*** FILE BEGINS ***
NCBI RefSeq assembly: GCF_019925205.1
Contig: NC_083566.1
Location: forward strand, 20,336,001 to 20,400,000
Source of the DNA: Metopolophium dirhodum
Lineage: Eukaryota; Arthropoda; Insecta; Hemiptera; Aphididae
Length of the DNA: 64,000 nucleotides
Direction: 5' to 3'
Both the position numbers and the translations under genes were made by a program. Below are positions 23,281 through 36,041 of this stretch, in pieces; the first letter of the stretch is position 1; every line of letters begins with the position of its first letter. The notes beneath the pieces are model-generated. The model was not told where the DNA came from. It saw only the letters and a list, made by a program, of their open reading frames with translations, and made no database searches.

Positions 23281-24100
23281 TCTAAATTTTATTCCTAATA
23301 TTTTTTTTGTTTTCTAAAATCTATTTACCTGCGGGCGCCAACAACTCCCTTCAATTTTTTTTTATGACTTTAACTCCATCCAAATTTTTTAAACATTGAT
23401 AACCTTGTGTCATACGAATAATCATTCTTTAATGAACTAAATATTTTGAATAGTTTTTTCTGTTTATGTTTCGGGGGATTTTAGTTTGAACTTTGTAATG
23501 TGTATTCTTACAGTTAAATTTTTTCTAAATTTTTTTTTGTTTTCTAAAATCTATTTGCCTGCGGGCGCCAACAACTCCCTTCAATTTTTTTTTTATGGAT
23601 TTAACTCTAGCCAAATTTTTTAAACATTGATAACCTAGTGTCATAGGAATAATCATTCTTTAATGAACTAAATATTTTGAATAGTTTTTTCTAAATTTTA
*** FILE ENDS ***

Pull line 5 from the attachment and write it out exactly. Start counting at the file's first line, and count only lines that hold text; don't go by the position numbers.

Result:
Lineage: Eukaryota; Arthropoda; Insecta; Hemiptera; Aphididae